Delegate Drafts Bill To Mandate 12th Early Voting Site in Montgomery County
State board ruled extra site unnecessary; proponents still pushing for White Oak
Del. Eric Luedtke
After the Maryland Board of Elections declared last week that there will not be a 12th early voting site in Montgomery County, state Del. Eric Luedtke has drafted an emergency bill that would require an additional location.
Luedtke was one of more than two dozen elected officials who endorsed an optional 12th site in White Oak, a diverse area near Silver Spring. Some residents there have complained of long lines and difficulty accessing other early voting centers.
But the Republican-appointed majority on the county’s Board of Elections voted against the 12th site in September. They argued that it would be an unnecessary expense given the availability of absentee voting and four other early voting locations within a 10-mile radius of White Oak.
Establishing the 12th site for the primary and general elections in 2020 would cost about $234,000, according to board President Jim Shalleck.
Montgomery County has 11 early voting sites open to all voters for eight days before the primary and general elections. The county is required to provide 11 sites under state law, but the legislation was recently amended to allow the local Board of Elections to designate an optional 12th location.
Luedtke’s emergency bill would mandate a 12th site in Montgomery County. Early voting laws would not change for all other jurisdictions with more than 450,000 registered voters, which would still be required to provide 11 locations with the option to establish a 12th.
“We filed this bill pretty much as soon as we heard about about the state board’s decision,” Luedtke — a Democrat whose district includes large portions of eastern Montgomery County — said in a phone interview on Monday. “I had hoped they would decide differently, but ultimately, the failure was on the part of the local board for not honoring the wishes of voters in Montgomery County.”
The county’s delegation would need to approve the bill in January for it to be introduced in the Maryland General Assembly. The legislative session runs from Jan. 8 to April 6.
Maryland’s primary election in 2020 is on April 28 and the general election is on Nov. 3.
Luedtke plans to introduce the bill as emergency legislation, which means it would go into effect immediately after its passage. Unless the final version of the legislation stipulates a specific date for its implementation, the law would go into effect in time for the 2020 elections, said state board Deputy Administrator Nikki Charlson.
Almost every member of the local delegation previously endorsed the White Oak site in letters to the county and state Boards of Elections. Luedtke and other supporters of the site, including County Council Member Tom Hucker, have argued that its establishment is vital for residents who face inordinately high barriers to early voting compared to others in the county.
White Oak residents rely heavily on public transportation, Hucker has said, and often face a round-trip bus ride of more than an hour and a half to get to other early voting centers.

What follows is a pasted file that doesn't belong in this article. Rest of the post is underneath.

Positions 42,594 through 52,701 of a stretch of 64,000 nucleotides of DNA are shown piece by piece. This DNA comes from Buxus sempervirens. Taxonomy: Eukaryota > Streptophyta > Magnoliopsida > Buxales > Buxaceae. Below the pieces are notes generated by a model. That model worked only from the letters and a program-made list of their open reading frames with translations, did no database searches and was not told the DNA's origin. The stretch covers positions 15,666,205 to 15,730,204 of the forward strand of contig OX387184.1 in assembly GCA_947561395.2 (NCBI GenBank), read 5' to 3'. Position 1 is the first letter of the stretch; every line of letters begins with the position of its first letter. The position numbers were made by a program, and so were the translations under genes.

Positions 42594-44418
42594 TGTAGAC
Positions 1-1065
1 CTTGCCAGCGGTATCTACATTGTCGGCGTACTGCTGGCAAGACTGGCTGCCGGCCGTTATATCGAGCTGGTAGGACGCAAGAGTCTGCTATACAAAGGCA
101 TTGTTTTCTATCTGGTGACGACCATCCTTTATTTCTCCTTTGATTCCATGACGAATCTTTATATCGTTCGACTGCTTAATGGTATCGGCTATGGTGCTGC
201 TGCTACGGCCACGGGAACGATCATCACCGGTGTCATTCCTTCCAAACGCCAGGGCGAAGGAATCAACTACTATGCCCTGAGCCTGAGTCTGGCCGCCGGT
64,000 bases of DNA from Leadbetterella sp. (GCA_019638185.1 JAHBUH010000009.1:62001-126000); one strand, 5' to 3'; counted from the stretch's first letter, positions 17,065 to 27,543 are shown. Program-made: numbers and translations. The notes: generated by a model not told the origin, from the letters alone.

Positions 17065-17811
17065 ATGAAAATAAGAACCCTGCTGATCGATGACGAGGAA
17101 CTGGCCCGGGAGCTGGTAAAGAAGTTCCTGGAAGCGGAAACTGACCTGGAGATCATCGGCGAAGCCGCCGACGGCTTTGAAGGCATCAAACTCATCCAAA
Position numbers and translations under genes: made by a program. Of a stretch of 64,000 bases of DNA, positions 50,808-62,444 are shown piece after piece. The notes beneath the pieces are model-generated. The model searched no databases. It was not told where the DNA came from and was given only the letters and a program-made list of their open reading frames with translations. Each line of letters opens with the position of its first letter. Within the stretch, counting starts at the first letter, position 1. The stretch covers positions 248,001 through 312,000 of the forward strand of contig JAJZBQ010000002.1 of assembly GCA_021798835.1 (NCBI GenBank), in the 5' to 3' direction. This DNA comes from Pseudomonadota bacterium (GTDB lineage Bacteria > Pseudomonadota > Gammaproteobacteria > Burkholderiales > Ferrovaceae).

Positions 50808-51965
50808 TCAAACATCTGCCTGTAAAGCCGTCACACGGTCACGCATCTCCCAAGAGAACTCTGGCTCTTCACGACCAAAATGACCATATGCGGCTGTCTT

But access to early voting has become a prominent debate as the fight over the White Oak site continues. Shalleck and other election officials, including state elections board member Kelley Howells, have pointed out that residents can easily request absentee ballots if they can’t vote in person.
Thanks to additional funding endorsed by Hucker and approved by the rest of the council, the Montgomery County elections board will also spend $125,000 more on additional scanners, poll books, and personnel for the 2020 elections, focusing on precincts with the longest lines in 2018, Shalleck added.
Shalleck and the majority of the board said they would prefer to see if those measures were successful before funding a 12th site in hopes of reducing wait times.
“We’ve made it clear that the local board is making every effort to prevent long lines,” Shalleck said in a phone interview on Monday. “But apparently, it fell on deaf ears.”
Luedtke’s bill would circumvent a vote by the local board and the state Board of Elections, which declared last week it would not override the county’s original decision — despite previously ordering local board members to select a possible 12th location.
The issue was referred to the state in early October after county and state legislators appealed the local board’s initial vote.
There is no guarantee that a 12th site would be established in White Oak if the bill were passed.
Another conflict emerged when the state board directed the local board to select a 12th location for possible consideration. The local board could not agree on one site and instead recommended two.
The county board’s Democratic minority endorsed the White Oak Community Recreation Center. The GOP majority endorsed the Nancy H. Dacek Community Recreation Center in North Potomac — a site they said would better serve the needs of upcounty residents.
Should the local board not select the White Oak location — a site endorsed by County Executive Marc Elrich and a large majority of the county’s elected representatives — Luedtke said it would raise fundamental questions about how local boards are appointed and whether Montgomery County members should retain their seats.
“At that point, I think we should ask fundamental questions about whether the governor should ask them to resign,” Luedtke said. “Why should we have a majority Republican board when the county is heavily Democratic? And by the same token, why should Garrett County have a majority Democratic board when they’re heavily Republican?”
Under Maryland’s election law, a county board of elections must have a majority of its members from the same political party as the governor.
The Montgomery County delegation will hold a public hearing for Luedtke’s bill on Dec. 2 or 9.